New LGA guidance raises key issues for those struggling to balance councils’ budgets laid waste by COVID-19.
Councils across the country are doing everything in their power to support their communities but we know the ongoing coronavirus pandemic has already had a significant impact on local finances.
The current and future financial implications will vary across authorities and depend on size, geography and service responsibilities. However, additional costs are expected to continue throughout the current period of lockdown and beyond.
In response, the LGA has produced guidance for finance portfolio holders on the key questions and issues they need to consider.
As a result of the additional costs of tackling the coronavirus and supporting our communities, councils are reporting cash-flow problems and we expect many to overspend against their budgets. Reductions in income from fees and charges such as car parking, leisure facilities and rental income from tenants, as well as from commercial investment, will also be contributing to the difficulties they face.
Given local councils are prevented by law from going into deficit, some of you may have already begun to think about your ability to balance your budget.
“Council budgets should be the financial expression of the needs, concerns and priorities of the local community”
While guidance and funding are still evolving, the Government has so far provided councils with £3.2 billion to cover the costs of responding to this crisis. It has also made a series of announcements designed to address councils’ immediate cashflow concerns, including additional grant funding and allowing councils to postpone business rates payments to central government.
These measures are welcome, but the funding provided so far is unlikely to be enough. That is why the LGA continues to argue for government to provide additional grant funding to all councils to enable them to respond to the crisis and emerge from it with the capacity to resume local services and rebuild local economies.
Additional financial freedoms and flexibilities would also enable councils to respond appropriately to their own local circumstances and local needs.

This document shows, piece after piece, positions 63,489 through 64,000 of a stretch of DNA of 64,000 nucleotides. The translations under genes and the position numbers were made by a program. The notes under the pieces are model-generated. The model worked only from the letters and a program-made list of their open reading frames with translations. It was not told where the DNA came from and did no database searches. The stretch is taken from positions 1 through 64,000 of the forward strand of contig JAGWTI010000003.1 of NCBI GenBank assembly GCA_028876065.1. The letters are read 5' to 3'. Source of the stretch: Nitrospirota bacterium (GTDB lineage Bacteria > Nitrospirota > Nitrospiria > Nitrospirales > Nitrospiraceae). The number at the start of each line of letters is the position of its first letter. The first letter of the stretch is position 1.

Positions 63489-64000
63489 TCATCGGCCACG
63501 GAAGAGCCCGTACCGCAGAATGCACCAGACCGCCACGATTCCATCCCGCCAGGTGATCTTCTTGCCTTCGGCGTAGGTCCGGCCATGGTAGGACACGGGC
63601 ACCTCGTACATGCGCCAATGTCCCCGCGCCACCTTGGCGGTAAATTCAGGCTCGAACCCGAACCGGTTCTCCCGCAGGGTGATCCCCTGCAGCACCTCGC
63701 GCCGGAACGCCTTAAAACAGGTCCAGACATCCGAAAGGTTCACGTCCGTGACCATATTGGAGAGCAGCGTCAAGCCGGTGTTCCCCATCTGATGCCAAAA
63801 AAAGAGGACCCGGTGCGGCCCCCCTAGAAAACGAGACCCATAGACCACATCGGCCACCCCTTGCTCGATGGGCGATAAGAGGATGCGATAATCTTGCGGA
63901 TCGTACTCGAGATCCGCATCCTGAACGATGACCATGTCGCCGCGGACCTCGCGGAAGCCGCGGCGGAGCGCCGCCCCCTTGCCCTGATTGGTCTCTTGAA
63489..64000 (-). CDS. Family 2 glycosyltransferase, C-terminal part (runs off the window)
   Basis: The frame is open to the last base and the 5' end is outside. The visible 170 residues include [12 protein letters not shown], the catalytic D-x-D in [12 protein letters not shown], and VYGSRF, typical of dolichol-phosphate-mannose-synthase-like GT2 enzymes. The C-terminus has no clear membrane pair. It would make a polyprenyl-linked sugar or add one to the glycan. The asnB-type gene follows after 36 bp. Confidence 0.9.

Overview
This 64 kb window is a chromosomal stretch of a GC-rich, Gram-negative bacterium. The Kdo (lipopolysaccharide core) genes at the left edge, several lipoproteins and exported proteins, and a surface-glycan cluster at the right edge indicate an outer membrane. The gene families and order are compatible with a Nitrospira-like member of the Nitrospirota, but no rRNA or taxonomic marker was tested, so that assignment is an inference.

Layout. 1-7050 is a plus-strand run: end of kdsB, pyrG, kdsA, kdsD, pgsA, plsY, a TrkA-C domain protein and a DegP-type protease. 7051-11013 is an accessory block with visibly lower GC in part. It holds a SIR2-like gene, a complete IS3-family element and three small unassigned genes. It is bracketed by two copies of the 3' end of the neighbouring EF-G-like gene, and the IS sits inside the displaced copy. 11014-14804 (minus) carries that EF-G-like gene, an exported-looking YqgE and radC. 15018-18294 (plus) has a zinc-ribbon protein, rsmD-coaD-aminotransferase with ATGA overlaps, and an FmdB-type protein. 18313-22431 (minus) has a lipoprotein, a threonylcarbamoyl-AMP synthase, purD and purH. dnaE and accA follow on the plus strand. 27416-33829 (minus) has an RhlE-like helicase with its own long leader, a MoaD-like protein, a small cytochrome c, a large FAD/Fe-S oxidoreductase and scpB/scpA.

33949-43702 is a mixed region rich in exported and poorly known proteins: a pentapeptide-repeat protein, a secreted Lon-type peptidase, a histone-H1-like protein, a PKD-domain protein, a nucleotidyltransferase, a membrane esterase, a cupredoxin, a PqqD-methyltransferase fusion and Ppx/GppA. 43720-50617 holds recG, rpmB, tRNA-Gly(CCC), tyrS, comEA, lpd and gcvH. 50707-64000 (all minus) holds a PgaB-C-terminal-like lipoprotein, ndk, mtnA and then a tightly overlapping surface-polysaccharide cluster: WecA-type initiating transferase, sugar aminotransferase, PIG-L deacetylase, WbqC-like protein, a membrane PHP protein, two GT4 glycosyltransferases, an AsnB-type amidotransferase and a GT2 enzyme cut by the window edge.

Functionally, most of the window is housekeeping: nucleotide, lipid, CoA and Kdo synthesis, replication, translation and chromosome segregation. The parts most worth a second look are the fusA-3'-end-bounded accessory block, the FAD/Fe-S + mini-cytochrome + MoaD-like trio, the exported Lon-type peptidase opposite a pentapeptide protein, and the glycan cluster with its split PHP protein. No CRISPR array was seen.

Financial resilience has become a key issue over the past few years as councils have responded to significant reductions in grant funding and to growing demand for services prior to this pandemic.
Given the strain the crisis will place on reserves, together with any ongoing changes in council expenditure and income, the financial resilience of individual councils – and potentially the entire local government sector – needs to be reconsidered.
So while the nature, scale and level of government support is crucial, senior councillors will wish to work with officers to understand their council’s potential longer-term financial position and plan a response.
Although the focus of the LGA’s new guidance is on finance, it remains the case that local council budgets should be the financial expression of the needs, concerns and priorities of the local community.
Elected councillors and officers alike are currently concentrating much of their effort on the immediate response to the crisis, but senior councillors will also need to take time to reflect on how the pandemic will change their communities, affect the demand for services and potentially re-shape the way the council approaches workforce and service delivery over the longer term.
Local councils are known for their agility and resilience when facing difficult and changing circumstances and these skills will be tested again over the coming years.